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#27315 - 10/10/04 10:04 AM foggy eye
Anonymous
Unregistered


my boy glider has a foggy eye anyone no what it is or how to treat it

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#27316 - 10/10/04 01:02 PM Re: foggy eye [Re: ]
sugarglidersuz Offline
Glideritis Anonymous

Registered: 08/28/04
Posts: 14788
Loc: Cleveland, Ohio
[:"green"]When you say foggy eye, I wonder... Does it have a gooey film across it? Or is the actual eye a cloudy, milky color? There would be different reasons for the conditions. If the actual eye is cloudy, then it is probably a cataract. I don't know if they can be treated or not. If there is a gooey film, then there is probably an eye infection of some sort that the vet would need to treat with antibiotics & possibly eye drops. Either way, get your little boy to a vet to get it checked out.
Hope this helps,
[/]
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#27317 - 10/10/04 04:42 PM Re: foggy eye [Re: ]
sugarlope Offline
Glideritis Anonymous

Registered: 03/28/02
Posts: 19735
Loc: in my happy place
I agree, sounds like a vet visit is in order.
~Gretchen

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#27318 - 10/10/04 05:50 PM Re: foggy eye [Re: ]
Anonymous
Unregistered


u definatly need to check with a vet

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#27319 - 10/10/04 07:02 PM Re: foggy eye [Re: ]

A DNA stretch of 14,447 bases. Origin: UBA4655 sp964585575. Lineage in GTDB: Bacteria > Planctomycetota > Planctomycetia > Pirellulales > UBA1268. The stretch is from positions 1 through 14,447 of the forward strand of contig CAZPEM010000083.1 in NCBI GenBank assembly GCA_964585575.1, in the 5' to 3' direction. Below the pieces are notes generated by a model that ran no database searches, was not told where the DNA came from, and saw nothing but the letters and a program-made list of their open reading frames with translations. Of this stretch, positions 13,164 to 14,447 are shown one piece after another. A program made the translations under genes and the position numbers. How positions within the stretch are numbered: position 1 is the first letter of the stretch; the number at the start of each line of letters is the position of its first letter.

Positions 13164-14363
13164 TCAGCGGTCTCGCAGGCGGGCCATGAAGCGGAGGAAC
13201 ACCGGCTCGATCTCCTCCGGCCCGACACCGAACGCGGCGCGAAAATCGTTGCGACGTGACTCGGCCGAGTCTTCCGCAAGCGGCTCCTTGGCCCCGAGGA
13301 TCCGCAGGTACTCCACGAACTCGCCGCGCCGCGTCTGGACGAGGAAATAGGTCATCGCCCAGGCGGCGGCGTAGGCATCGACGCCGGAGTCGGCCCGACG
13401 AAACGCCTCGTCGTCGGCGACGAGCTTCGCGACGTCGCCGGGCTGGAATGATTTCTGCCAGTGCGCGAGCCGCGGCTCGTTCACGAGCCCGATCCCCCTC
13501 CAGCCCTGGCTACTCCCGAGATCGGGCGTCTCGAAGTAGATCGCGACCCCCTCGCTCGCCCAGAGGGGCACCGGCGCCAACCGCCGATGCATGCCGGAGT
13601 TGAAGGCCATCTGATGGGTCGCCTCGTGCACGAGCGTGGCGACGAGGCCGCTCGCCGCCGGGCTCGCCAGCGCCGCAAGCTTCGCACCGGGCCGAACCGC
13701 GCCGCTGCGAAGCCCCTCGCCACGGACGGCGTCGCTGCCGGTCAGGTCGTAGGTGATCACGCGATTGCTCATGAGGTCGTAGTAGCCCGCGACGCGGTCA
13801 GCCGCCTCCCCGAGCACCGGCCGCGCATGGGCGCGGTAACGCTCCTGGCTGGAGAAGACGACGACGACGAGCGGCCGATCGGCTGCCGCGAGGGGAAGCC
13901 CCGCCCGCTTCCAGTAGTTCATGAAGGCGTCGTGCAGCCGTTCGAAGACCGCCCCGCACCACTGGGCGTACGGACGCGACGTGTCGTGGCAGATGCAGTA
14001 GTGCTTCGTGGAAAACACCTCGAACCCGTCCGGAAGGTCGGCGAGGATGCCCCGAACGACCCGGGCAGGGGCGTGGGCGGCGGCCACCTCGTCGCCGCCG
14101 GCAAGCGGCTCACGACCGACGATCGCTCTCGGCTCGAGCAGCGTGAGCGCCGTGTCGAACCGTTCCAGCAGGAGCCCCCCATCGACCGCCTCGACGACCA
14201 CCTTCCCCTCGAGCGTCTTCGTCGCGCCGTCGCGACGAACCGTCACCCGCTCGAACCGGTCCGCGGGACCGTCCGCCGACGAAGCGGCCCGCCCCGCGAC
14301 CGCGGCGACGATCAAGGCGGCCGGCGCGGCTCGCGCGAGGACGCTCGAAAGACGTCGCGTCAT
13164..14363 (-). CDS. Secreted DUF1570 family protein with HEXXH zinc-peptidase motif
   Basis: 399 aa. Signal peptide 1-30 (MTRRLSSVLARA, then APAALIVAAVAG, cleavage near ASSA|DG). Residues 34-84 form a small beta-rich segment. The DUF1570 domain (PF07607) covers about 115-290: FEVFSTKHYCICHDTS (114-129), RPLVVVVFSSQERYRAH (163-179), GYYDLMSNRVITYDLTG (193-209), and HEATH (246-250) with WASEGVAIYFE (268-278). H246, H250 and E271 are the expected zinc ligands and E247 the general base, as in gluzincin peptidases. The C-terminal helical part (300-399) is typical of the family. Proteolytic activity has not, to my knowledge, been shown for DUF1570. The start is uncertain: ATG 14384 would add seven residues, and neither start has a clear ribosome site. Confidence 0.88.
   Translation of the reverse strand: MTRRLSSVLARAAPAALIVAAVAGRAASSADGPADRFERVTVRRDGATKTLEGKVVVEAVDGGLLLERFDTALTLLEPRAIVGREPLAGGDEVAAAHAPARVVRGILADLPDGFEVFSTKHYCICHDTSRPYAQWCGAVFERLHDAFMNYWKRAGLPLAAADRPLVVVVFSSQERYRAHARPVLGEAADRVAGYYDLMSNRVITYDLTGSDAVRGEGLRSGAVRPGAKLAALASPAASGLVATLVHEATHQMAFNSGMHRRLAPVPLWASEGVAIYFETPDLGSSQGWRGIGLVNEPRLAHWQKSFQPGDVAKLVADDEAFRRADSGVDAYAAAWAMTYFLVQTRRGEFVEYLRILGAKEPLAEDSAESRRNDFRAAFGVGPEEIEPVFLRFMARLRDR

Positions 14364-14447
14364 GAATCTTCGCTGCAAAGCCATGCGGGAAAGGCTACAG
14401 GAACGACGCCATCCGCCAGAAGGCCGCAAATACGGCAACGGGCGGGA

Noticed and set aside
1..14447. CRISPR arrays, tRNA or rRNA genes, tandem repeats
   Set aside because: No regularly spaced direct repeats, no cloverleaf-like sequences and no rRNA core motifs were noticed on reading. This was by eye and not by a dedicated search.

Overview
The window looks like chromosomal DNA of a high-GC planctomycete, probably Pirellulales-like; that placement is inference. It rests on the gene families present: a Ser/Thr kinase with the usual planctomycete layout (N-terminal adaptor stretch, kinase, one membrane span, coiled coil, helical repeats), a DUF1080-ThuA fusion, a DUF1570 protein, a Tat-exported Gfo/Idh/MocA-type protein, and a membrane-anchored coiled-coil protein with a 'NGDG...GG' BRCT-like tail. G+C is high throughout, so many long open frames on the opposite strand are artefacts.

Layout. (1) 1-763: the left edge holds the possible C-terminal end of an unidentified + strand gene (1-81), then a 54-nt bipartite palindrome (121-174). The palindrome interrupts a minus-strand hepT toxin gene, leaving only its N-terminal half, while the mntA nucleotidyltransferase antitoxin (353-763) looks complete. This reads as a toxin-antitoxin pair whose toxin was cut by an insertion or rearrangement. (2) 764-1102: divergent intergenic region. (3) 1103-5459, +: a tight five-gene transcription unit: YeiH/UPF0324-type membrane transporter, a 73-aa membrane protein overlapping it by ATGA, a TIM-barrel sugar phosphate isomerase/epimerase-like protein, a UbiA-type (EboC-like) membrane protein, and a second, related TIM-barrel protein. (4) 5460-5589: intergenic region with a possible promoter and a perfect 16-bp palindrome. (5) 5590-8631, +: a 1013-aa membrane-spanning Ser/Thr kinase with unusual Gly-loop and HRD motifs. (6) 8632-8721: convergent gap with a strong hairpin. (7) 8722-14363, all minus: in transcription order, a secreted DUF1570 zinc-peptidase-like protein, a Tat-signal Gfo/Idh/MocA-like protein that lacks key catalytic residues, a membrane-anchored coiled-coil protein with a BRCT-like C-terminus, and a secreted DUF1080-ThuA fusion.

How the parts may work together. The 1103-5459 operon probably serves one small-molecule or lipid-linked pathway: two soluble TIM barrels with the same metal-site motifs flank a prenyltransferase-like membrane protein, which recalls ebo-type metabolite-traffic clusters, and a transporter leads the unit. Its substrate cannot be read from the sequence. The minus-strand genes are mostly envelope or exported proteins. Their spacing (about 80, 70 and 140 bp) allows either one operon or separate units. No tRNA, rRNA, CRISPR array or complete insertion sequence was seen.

Judie Offline
Serious Glideritis

Registered: 10/25/01
Posts: 9173
Loc: Edwardsville, Kansas 66113
sounds like an eye infection. Left untreated they can become quite painfull and sually requires antibiotic to clear it up.
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#27320 - 10/10/04 08:38 PM Re: foggy eye [Re: ]
Anonymous
Unregistered


Perhaps I am wrong so if I am please correct me but isn't it also a possibility that there is too much fat in the diet. I read that if the diet for a glider is too high in fat thier eyes can have a sort of milky haze to them..

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#27321 - 10/10/04 09:02 PM Re: foggy eye [Re: ]
Anonymous
Unregistered


It is possible that too much cholesterol (fat) in the diet could cause cholesterol deposits to build up in the cornea of the eye. If severe enough, the condition can be mistaken for cataracts.

Cataracts affect the lens of the eye. Cataracts may result from injuries to the eye, inflammation within the eye (uveitis), internal diseases that have an effect on the eye such as diabetes mellitus and some cataracts are inherited. Cataracts that develop in eyes free of signs of ocular disease are assumed to be inherited. Inheritance is the major cause of cataracts in humans and animals alike. If a recent eye injury and/or infection has occurred, treatment is essential ASAP in order to avoid irreversible damage. If treatment is not rendered in an appropriate/timely fashion, the end result can be the development of a cataract.

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#27322 - 10/10/04 09:43 PM Re: foggy eye [Re: ]
Anonymous
Unregistered